This review is for the first part of the third book in a series and may therefore contain spoilers for the preceding books. For my review of book one please see ‘A Game of Thrones’ and for book two, ‘A Clash of Kings’.
Rating: 5/5 stars
“Winter approaches Westeros like an angry beast. The Seven Kingdoms are divided by revolt and blood feud. In the northern wastes, a horde of hungry, savage people steeped in the dark magic of the wilderness is poised to invade the Kingdom of the North where Robb Stark wears his new-forged crown. And Robb’s defences are ranged against the South, the land of the cunning and cruel Lannisters, who have his younger sisters in their power. Throughout Westeros, the war for the Iron Throne rages more fiercely than ever, but if the Wall is breached, no king will live to claim it.”
Something that really struck me in this book is how my interest has changed course. To start with, the Night’s Watch bits really didn’t catch my imagination but, of course, they were leading up to this point. As the war wages on in the south sinister things are afoot the northern side of the wall and things were genuinely rather creepy at times.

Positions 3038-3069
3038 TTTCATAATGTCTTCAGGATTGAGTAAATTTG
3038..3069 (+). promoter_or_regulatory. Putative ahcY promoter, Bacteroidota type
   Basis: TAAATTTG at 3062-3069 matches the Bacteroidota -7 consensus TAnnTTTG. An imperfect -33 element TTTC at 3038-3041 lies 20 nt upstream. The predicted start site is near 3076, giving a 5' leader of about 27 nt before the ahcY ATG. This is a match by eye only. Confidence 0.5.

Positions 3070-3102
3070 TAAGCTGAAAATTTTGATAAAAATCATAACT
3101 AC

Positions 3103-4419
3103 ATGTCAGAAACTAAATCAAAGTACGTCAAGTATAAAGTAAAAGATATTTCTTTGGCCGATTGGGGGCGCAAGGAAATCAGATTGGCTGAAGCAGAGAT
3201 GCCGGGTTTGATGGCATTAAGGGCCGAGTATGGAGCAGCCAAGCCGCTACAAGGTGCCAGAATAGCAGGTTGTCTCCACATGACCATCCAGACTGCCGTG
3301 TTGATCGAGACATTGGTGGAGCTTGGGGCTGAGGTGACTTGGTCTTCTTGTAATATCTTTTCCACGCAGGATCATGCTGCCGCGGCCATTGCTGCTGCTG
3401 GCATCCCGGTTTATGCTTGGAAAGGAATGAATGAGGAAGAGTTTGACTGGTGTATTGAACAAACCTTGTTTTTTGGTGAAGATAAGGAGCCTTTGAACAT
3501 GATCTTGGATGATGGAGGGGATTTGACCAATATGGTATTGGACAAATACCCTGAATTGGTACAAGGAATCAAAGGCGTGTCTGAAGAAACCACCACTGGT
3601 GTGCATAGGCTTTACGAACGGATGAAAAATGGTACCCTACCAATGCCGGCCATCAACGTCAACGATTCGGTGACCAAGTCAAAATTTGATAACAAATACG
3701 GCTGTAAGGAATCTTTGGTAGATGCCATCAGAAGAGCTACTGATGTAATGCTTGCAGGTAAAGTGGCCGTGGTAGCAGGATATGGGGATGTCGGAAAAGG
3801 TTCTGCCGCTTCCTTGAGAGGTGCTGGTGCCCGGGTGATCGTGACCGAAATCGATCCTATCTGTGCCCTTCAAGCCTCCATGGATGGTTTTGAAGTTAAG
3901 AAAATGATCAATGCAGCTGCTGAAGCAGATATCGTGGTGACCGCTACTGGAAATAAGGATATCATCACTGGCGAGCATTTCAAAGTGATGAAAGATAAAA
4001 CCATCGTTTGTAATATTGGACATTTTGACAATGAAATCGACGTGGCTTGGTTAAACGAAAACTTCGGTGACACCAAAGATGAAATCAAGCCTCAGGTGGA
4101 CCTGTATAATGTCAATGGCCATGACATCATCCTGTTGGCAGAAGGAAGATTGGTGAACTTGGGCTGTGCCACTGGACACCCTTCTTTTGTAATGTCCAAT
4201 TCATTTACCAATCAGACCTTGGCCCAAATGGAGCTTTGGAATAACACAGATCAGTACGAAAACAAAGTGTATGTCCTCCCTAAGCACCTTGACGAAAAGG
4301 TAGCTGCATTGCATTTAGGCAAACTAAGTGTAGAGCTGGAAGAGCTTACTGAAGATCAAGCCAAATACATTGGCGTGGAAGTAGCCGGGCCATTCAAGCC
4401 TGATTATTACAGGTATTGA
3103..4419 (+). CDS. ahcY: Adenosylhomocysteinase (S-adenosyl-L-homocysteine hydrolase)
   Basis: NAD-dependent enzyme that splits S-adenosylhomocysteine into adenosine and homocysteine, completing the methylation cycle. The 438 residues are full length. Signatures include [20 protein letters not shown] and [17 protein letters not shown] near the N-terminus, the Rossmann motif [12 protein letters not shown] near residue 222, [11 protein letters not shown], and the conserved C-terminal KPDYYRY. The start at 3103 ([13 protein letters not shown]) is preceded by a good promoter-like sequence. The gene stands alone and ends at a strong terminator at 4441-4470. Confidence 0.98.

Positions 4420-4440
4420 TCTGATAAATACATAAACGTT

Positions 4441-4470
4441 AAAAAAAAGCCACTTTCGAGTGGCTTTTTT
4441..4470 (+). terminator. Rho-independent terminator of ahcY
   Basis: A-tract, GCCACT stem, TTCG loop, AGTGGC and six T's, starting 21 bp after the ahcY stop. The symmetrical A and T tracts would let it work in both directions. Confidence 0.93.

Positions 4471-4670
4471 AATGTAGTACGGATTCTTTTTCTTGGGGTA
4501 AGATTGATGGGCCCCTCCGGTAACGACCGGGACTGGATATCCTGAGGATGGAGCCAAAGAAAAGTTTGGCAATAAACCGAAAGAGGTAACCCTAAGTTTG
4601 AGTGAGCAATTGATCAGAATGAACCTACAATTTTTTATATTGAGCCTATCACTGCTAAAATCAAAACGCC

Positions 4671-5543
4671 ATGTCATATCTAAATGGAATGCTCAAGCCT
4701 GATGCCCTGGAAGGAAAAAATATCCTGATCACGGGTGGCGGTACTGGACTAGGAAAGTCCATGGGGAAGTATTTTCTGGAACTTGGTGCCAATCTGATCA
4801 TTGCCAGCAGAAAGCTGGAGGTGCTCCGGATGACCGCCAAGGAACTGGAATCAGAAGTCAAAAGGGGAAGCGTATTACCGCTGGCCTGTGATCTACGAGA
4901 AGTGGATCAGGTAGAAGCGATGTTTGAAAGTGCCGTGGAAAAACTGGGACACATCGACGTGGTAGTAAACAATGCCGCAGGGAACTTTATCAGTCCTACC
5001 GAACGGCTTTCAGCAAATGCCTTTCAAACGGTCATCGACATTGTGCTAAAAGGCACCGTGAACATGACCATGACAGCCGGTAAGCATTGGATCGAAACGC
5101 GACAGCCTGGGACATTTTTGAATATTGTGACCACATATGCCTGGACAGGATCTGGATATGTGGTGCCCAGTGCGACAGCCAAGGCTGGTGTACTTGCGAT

I said, in my review of ‘A Clash of Kings’ that I was having some (negligible) issues with some of the point of views. Davos has really grown on me, probably because his situation was more human as opposed to military in this book and I found it easier to associate with. Theon’s not here so no problems there. The two main new POVs in this novel (that I can think of off the top of my head!) are Jaime and Sam and, frankly, I loved both of them. Jaime was what one would expect of the character but allowed us to see behind the façade and also to see the development of him through the book. Sam was quite unexpected, for me, as he really allowed you to see the things that had previously been experienced through Jon’s eyes from a totally different angle.
The ending, as always, wasn’t an ending at all. I mean, I guess you can justify it with this one as it’s technically the first half of one book but seriously… the suspense at the end of these novels. I suppose that’s part of the charm, the books aren’t stories but chronicles of a ‘history’ and, like all histories, it isn’t obviously episodic.